Bottle Feeding Puppies and Kittens
Sometimes moms can't take care of their puppies for various reasons. Common causes are insufficient milk supply, uterine infection, mammary gland infection or eclampsia. When this happens, bottle feeding or tube feeding is necessary. These following guidelines can help ensure a successful bottle feeding experience:
Bottle Feeding Guidelines
- The amount to bottle feed is important and the rule is until the tummy starts to distend! The tummy should feel full but not stretched. The stomach is just under the ribs. Warm formula to 100º F (barely warm, not hot) and if any doubt, check on your wrist for too hot.
- Always feed upright on sternum and tap them after to remove air bubbles to prevent colic. Never hold a puppy or kitten on its back when nursing.
- After each meal the kitten or puppy should be stimulated to urinate and defecate. Massaging their anal area with a damp cotton ball or cloth will provide this stimulation.
- Keep puppy or kitten warm for proper digestion to occur.
- 18 cc per pound is the stomach's maximum volume. It is better to underfeed first few feedings and feed an extra feeding than to overfeed. If they spit up after feeding, back off volume for next feeding.
- Until baby is five days old, feed every two hours or feed when baby start to get restless and tummy is empty. On day four, you can skip feeding every two hours from midnight to 6:00 a.m. We have to sleep!
- Note that dam or queen milk is 15 percent fat minimum. Use a milk replacer such as Foster Care™ with balanced fat and protein for better results when bottle feeding.
- If they are off mom longer than 24 hours, give a warm washcloth bath once or twice a day to keep them clean. Don't forget to stimulate urination after feeding and burping.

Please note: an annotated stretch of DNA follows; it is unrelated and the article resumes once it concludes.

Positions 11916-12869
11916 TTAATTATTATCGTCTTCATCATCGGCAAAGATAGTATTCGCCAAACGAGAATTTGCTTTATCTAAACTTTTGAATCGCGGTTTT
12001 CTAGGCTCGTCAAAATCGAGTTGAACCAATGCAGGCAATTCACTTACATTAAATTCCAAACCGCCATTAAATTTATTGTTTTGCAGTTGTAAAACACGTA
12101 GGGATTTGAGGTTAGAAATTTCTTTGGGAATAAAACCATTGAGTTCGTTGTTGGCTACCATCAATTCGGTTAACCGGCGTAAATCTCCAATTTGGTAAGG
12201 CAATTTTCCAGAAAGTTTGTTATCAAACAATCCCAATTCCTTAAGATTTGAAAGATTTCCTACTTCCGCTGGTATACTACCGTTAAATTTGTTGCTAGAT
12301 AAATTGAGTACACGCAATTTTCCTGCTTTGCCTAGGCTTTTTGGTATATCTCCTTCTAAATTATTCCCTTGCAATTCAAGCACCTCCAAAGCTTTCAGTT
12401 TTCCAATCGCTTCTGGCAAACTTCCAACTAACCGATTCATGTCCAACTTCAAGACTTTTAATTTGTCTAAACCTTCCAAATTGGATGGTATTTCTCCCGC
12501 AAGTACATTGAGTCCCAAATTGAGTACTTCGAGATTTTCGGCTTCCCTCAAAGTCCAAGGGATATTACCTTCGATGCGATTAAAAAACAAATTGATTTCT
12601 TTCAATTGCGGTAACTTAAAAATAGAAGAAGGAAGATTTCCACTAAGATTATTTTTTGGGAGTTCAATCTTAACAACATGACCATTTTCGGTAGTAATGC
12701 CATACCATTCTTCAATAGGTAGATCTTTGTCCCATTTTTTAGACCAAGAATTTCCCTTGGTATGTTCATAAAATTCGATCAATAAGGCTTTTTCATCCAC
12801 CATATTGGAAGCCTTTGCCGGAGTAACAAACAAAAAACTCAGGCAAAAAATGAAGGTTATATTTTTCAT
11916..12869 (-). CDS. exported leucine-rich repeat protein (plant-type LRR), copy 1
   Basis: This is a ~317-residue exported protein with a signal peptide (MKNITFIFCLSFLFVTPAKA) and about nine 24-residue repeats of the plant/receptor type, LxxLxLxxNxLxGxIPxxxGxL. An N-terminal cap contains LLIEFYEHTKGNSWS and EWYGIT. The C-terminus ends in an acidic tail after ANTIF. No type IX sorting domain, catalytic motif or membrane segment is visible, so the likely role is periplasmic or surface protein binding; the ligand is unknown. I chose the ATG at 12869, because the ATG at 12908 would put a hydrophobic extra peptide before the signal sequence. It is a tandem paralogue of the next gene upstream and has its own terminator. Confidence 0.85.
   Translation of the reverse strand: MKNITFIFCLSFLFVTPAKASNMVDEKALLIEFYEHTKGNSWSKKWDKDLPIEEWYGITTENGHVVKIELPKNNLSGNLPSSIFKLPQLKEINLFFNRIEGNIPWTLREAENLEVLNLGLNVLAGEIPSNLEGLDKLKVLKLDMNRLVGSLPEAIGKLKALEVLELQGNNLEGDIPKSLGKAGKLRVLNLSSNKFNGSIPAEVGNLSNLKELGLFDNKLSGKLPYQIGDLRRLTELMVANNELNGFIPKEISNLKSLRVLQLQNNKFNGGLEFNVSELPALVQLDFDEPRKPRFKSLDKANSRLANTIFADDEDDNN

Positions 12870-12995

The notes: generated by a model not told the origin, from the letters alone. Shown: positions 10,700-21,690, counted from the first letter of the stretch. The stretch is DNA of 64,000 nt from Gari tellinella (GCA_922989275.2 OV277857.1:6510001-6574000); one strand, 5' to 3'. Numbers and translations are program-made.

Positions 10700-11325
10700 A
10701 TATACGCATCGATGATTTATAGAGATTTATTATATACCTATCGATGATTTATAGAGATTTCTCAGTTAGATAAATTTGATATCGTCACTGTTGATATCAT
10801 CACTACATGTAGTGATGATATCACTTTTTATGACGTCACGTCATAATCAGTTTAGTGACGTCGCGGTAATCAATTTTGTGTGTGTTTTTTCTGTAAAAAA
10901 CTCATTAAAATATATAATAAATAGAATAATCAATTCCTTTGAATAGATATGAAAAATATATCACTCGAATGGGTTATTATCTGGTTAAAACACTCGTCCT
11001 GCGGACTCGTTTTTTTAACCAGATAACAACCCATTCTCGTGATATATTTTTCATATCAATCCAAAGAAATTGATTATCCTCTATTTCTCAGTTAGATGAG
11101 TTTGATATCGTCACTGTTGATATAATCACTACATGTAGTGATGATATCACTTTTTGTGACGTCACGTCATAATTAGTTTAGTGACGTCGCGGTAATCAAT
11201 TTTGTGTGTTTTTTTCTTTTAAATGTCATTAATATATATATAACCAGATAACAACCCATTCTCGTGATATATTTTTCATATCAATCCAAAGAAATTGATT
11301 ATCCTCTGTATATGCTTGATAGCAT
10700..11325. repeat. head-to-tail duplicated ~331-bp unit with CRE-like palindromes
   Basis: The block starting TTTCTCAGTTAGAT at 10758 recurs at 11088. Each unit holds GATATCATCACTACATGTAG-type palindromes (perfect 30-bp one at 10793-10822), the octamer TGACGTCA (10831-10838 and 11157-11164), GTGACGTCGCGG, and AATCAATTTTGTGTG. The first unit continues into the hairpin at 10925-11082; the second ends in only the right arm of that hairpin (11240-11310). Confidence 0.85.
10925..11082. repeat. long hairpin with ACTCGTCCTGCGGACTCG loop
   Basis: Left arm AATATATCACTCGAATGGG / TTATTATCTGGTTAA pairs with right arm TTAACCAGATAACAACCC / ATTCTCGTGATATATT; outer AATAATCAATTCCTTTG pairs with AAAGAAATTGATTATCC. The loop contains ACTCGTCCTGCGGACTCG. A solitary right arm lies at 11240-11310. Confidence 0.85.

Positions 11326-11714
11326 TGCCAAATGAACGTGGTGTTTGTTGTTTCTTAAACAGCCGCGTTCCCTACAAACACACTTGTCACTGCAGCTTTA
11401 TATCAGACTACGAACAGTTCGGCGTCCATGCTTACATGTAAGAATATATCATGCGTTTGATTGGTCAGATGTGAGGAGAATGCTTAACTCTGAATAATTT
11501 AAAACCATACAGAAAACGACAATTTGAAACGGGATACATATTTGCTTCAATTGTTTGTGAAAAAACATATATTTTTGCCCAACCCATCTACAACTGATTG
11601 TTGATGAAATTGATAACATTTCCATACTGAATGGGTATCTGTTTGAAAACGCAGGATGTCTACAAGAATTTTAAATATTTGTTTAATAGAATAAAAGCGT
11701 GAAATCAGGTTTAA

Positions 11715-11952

- When bottle feeding or supplementing a large litter, if possible let mom handle feeding the smaller puppies and reserve the bottle feeding for the larger pups. Nothing is better than mom, so we want to give those smaller puppies the chance to feed directly from mom.
- When puppies don't get colostrum from mom, giving a colostrum substitute such as Breeders' Edge Nurture Mate is a great way to support the puppy's immune system and protect the GI tract in the first few days of life. In addition to providing necessary antibodies, colostrum also tells the puppy's gut cells to start digesting milk. If a puppy is orphaned or the runt of the litter, give colostrum for two weeks to give them a boost and get their gut digesting milk.
- All puppies can benefit from probiotics, but especially those that are orphans. Once a day give a probiotic such as Doc Roy's GI Synbiotics to help the dog or cat maintain a healthy balance of good bacteria in their GI tract. Give probiotics from day two to seven. Day one we just let them have colostrum.
AmountsFor kittens or tiny breed puppies, tube or bottle feed 1 cc of warmed oral electrolyte solution. For average sized puppies start small as stomach is empty, give 4 cc for a puppy weighing one-half pound and increase by 1 cc per feeding. Capacity is 18 cc per pound but that is for a healthy puppy so always start low (one-half of maximum capacity) and work up. A warmed solution of Re-Sorb® in one gallon of water or a 50/50 mix of Pedialyte® and water can be used and should be in your emergency kit.
Bottle feeding a litter can only be described as a lot of work. Enlist other family members to share in the feeding responsibility and you'll be successful.
If you need help, call us at 800.786.4751.
- Dr. B
Don Bramlage, DVM, Former Director of Veterinary Services at Revival Animal Health
The materials, information and answers provided through this website are not intended to replace the medical advice or services of your personal veterinarian or other pet health care professional. Consult your own veterinarian for answers to specific medical questions, including diagnosis, treatment, therapy or medical attention.